Recently, it was announced that PyTorch, the Meta-created open source AI research framework, will now be independently governed by the fledgling PyTorch Foundation.
Moving forward this ensures that decisions regarding PyTorch will be made “in a transparent and open manner by a diverse group of board members for many years to come.”
Initially, the governing body will include representatives from AMD, Amazon Web Services, Google Cloud, Meta, Microsoft Azure and Nvidia.
A statement from Meta asserted:
“The framework’s contributors will benefit from the robust governance, diverse leadership and additional investments provided by the new PyTorch Foundation partners. The Foundation will strive to adhere to four principles: remaining open, maintaining neutral branding, staying fair and forging a strong technical identity. One of its main priorities will be to keep a clear separation between the business and technical governance of PyTorch.”
On the face of it, this seems like a bold, selfless gesture from Meta, and is the latest in a string of initiatives designed to make their business practices more open and transparent.
- May 2021 – The Facebook Transparency Centre is launched. Publishing regular reports on policy enforcement, and responding to data requests.
- Jan 2022 – The Facebook Open Research and Transparency tool (FORT) becomes active. Its intention is to facilitate data sharing and publish independent research about Facebook’s role in society.
- May 2022 – Facebook Ad Library begins displaying additional details for ads in the social issues, electoral, and political categories. This includes data such as targeted location and demographics, total number of ads, and insights into ad spend.
While these are all welcome developments, should we be rushing to congratulate Meta on this new dawn of transparency? Are these moves truly the fulfillment of a desire to make Big Tech more accountable, or are they simply the result of forced change imposed by regulators?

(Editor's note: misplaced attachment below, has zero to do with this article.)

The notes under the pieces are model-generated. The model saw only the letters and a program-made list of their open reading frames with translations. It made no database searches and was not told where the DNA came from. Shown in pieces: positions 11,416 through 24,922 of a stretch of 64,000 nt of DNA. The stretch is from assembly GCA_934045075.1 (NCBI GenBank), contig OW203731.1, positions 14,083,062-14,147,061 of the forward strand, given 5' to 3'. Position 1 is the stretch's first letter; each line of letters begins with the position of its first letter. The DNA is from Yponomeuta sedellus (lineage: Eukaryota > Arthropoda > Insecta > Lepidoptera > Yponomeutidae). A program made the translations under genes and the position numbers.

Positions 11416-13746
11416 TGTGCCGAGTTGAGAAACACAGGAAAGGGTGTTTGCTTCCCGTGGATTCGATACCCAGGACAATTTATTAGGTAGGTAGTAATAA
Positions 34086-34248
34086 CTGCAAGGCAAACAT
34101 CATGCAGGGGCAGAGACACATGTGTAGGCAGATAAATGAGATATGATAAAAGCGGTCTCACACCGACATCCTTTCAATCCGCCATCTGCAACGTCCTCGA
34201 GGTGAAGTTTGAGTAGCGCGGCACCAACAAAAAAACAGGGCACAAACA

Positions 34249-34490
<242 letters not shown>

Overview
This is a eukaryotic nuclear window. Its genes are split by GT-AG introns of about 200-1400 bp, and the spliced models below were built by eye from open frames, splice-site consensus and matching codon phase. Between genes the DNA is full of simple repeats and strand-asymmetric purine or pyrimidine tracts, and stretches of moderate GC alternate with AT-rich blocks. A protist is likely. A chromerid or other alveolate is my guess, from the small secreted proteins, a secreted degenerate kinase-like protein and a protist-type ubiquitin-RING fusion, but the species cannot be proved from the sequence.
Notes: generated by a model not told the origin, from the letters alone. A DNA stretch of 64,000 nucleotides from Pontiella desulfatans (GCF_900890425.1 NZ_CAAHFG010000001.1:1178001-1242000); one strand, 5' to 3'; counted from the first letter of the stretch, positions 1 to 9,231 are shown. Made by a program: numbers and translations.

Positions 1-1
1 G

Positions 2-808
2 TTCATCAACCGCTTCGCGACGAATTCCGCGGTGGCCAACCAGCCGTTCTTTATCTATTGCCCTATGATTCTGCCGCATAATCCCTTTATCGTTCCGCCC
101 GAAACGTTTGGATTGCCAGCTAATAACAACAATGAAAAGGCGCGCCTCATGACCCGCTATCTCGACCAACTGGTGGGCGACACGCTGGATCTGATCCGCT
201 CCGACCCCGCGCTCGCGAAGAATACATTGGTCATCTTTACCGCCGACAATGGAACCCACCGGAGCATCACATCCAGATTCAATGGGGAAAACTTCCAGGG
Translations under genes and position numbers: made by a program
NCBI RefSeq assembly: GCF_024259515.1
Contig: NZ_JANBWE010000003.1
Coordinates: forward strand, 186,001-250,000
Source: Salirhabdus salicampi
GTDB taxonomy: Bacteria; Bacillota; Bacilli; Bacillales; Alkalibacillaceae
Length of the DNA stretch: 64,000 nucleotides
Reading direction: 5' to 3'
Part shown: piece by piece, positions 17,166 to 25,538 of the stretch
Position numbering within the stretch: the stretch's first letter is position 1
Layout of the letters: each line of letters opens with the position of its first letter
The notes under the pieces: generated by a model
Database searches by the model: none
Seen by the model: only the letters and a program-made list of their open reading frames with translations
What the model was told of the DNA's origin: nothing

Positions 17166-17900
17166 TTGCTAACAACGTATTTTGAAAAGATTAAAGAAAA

In reality, the latter seems to be the case, with a near $6 million dollars worth of regulatory fines likely to have inspired this change of direction.
During 2019, the Federal Trade Commission slapped Meta (then known as Facebook) with a huge $5 Billion penalty. Not only were they fined for past failures, but the final agreement legally compelled Meta to change their business practices. Included in the settlement were requirements designed to enhance transparency within the organisation.
The Irish Data Protection Commission (DPC) soon followed suit. In 2021, Meta owned Whatapp was fined €225 million under the GDPR law for “failing to be transparent about how it handled personal information”. Further breaches of GDPR lead to DPC penalties of €17 million in March 2022 and €405 million in September 2022.
Reaction to the PyTorch Foundation news has been mostly positive on AI subreddits – it will be interesting to see how much Meta and their partners on the governing body continue to invest in the project.
As one redditor @czerhtan stated:
“Increasing the number of backers and the size of the community/management team behind PyTorch is a good way to grow it across different platforms/backends, to make it easier to use in production scenarios, and to make sure the underlying features are rock solid everywhere.”
The view from Spike
PyTorch aside, we shall eagerly await further Meta transparency initiatives in the near future, as the company seeks to boost its brand reputation, while avoiding the wrath of regulatory authorities around the world.